24 Oct. 2 Kings 25:1-21

24 Oct. Zedekiah rebels and Judah is led into exile

“Zedekiah turned against the king of Babylon. Nebuchadnezzar king of Babylon marched against Jerusalem with his whole army during Zedekiah’s ninth year as king, on the tenth day of the tenth month.”

“He made a camp around the city and piled earth against the city walls to attack it. The city was under attack until Zedekiah’s eleventh year as king. By the ninth day of the fourth month, the hunger was terrible in the city. There was no food for the people to eat.”

“Then the city was broken into, and the whole army ran away at night through the gate between the two walls by the king’s garden. While the Babylonians were still surrounding the city, Zedekiah and his men ran away towards the Jordan Valley.”

“But the Babylonian army chased King Zedekiah and caught up with him in the plains of Jericho. All of his army was scattered from him, so they captured Zedekiah and took him to the king of Babylon at Riblah.”

“There he passed sentence on Zedekiah. They killed Zedekiah’s sons as he watched. Then they put out his eyes and put bronze chains on him and took him to Babylon.”

“Nebuzaradan was the commander of the king’s special guards… Nebuzaradan set fire to the Temple of the LORD and the palace and all the houses of Jerusalem. Every important building was burned. The whole Babylonian army, led by the commander of the king’s special guards, broke down the walls around Jerusalem.”

“Nebuzaradan, the commander of the guards, captured the people left in Jerusalem, those who had surrendered to the king of Babylon and the rest of the people. But the commander left behind some of the poorest people of the land to take care of the vineyards and fields.”

“The Babylonians broke up the bronze pillars, the bronze stands and the large bronze bowl, which was called the Sea, in the Temple of the LORD. Then they carried the bronze to Babylon…”

“The commander of the guards took some prisoners – Seriah the chief priest, Zephaniah the priest next in rank, and the three doorkeepers… he took the officer in charge of the fighting men… He took the royal secretary… and 60 other men… and brought them to the king of Babylon at Riblah.”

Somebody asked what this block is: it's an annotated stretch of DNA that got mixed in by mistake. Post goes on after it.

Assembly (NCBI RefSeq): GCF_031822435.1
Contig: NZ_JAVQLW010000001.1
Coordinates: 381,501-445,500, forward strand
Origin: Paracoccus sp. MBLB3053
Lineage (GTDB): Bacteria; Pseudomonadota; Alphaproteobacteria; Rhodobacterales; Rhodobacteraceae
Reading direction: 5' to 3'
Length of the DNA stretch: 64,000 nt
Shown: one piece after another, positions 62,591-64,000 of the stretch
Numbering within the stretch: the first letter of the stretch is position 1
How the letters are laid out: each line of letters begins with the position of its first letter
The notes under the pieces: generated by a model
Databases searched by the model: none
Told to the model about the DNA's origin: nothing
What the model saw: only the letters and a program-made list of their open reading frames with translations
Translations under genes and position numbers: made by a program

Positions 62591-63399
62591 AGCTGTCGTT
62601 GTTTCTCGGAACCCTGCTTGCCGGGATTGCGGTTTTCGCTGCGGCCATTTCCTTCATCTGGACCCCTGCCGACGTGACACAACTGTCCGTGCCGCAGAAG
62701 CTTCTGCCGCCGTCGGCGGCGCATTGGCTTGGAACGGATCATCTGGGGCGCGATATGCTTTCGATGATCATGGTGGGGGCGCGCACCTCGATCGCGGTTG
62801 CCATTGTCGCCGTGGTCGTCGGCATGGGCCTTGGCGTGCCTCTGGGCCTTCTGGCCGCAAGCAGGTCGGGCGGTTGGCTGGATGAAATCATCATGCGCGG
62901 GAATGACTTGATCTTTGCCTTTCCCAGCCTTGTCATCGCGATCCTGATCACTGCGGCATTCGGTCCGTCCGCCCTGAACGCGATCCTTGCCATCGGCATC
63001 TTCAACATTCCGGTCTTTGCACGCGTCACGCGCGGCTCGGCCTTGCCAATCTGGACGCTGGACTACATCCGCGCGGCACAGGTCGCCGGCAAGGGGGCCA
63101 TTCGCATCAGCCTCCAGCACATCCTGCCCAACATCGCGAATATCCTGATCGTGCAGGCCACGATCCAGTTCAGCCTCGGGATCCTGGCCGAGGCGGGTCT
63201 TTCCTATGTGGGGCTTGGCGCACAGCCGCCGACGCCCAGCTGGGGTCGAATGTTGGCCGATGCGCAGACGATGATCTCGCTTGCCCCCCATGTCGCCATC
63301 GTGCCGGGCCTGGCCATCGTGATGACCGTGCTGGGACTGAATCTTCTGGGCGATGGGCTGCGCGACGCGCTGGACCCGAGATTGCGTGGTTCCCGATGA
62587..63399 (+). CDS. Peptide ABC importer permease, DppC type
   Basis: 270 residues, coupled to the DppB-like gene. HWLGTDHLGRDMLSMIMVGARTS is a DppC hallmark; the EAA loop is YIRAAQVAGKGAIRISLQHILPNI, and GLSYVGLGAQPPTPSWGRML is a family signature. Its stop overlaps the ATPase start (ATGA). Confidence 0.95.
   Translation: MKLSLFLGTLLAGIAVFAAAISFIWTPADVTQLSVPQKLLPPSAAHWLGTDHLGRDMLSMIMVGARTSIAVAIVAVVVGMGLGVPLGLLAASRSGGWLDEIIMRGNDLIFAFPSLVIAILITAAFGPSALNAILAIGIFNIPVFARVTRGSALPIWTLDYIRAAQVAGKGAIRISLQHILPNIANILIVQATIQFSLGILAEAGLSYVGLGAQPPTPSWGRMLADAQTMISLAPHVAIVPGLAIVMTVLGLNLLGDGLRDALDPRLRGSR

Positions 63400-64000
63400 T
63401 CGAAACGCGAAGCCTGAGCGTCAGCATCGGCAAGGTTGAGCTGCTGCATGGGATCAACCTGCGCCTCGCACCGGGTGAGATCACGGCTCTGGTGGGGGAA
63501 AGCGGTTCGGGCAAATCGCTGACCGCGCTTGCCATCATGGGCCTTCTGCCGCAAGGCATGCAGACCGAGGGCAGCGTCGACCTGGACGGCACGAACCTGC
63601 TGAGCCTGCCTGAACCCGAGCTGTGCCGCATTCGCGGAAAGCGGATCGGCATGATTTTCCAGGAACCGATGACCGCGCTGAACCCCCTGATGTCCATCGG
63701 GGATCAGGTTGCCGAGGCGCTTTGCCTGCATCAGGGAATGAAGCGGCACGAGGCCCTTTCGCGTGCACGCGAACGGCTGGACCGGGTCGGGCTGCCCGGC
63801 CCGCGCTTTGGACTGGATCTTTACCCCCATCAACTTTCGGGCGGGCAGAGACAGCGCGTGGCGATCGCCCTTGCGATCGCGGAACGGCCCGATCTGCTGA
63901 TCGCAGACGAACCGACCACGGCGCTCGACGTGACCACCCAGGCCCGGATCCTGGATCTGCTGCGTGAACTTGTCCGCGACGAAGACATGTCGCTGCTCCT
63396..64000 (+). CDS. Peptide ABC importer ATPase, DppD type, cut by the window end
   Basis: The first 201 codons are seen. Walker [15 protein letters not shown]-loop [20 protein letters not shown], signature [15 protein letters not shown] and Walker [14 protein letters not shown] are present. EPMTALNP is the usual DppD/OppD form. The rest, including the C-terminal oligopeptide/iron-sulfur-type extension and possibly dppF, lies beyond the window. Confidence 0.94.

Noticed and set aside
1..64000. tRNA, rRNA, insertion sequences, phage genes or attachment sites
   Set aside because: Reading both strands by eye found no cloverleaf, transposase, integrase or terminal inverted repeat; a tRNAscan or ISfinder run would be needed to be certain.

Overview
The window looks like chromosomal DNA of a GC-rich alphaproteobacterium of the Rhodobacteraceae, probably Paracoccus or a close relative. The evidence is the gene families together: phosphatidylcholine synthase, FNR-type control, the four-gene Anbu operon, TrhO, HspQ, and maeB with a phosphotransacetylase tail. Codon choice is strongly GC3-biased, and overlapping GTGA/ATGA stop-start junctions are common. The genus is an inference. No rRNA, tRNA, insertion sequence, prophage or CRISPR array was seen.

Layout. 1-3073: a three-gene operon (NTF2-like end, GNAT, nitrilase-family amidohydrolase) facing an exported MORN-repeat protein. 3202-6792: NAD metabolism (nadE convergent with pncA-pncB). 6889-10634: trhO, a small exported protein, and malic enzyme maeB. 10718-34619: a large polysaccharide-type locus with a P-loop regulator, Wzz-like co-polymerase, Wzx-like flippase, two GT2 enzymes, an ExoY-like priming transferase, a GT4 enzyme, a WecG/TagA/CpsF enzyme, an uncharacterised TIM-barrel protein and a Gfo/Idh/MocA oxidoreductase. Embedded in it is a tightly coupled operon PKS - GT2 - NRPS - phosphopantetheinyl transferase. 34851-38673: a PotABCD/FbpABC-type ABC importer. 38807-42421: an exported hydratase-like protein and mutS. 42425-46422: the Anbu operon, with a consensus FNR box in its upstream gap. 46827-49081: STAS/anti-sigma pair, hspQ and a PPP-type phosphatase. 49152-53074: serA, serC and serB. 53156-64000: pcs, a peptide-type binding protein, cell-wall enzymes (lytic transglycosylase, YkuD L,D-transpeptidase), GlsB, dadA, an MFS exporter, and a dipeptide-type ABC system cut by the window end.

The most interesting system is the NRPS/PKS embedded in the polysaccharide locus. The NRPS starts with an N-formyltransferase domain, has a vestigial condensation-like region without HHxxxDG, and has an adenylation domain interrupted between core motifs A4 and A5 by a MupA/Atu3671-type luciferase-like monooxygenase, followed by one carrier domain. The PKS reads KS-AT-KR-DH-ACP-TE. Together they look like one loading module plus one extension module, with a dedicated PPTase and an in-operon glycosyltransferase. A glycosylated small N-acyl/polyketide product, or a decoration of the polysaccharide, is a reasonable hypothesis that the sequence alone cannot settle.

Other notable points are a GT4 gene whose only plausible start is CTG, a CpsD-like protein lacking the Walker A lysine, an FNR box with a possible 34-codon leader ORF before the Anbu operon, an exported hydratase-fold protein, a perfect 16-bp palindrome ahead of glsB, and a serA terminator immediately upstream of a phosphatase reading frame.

“There at Riblah, in the land of Hamath, the king had them killed. So the people of Judah were led away from their country as captives.”

          (2 Kings 25:1-21)



Following Zedekiah’s rebellion in 598BC, Nebuchadnezzar of Babylon turned his wrath against Jerusalem, finally capturing the city in July 587BC after a long siege lasting a year and a half.

Zedekiah escaped by night and fled towards the River Jordan, but the Babylonians set out in pursuit and captured him near Jericho. Zedekiah was taken before Nebuchadnezzar at Riblah, near Hamath, blinded and led to Babylon in chains (see Jeremiah 39:1-7).

Over the next few months, the Temple and the royal palace in Jerusalem were destroyed by fire and the city walls were torn down by Nebuzaradan, the commander of the Babylonian imperial guard. All the silver censers and the bronze furnishings from the Temple were confiscated and sent to Babylon.

The huge bronze pillars and the bronze ceremonial washing bowl (the ‘Bronze Sea’) were removed and melted down to be re-used (see 2 Kings 25:8-21). The same fate probably met the valuable gold articles and treasures from the Temple that had already been taken to Babylon eleven years earlier (see 2 Kings 24:13).

The prophet Jeremiah - who had foretold the downfall of Jerusalem and had tried in vain to persuade Zedekiah to surrender - was rescued by Nebuzaradan from amongst the captives who were being marshalled for exile in the holding camp at Ramah, just north of Jerusalem. Jeremiah was offered the reward of luxurious living in Babylon, but he chose to stay behind at Mizpah under the protection of Gedeliah, the new Babylonian governor appointed by Nebuchadnezzar (see Jeremiah 40:1-6).

Meanwhile, the high priest and the royal advisors were arrested and executed, and the people of Judah were led into exile in Babylonia. Only a few of the poorest agricultural labourers were left behind to tend the vineyards and the surrounding fields.

Some of the Judaean officers and soldiers who had defected and gone into hiding surrendered to Gedeliah, the new governor, at Mizpah. As they had not fought against the Babylonians, they were given land to cultivate in the surrounding villages of Judah (see 2 Kings 25:22-27).

Seven months later, in 586BC, Ishmael (a descendant of the King of Judah) assassinated Gedeliah at Mizpah and then escaped to Egypt. The other Judaeans at Mizpah also decided to flee to Egypt, taking with them the prophet Jeremiah (see Jeremiah 40-44).

The photo (by Arlo Abrahamson) shows the ruins of ancient Babylon.

You can see photos of the reconstructed remains of the Ishtar Gate of Babylon @ https://www.thebiblejourney.org/biblejourney2/33-judah-after-the-fall-of-israel/jerusalem-falls-and-the-exile-in-babylon-begins/

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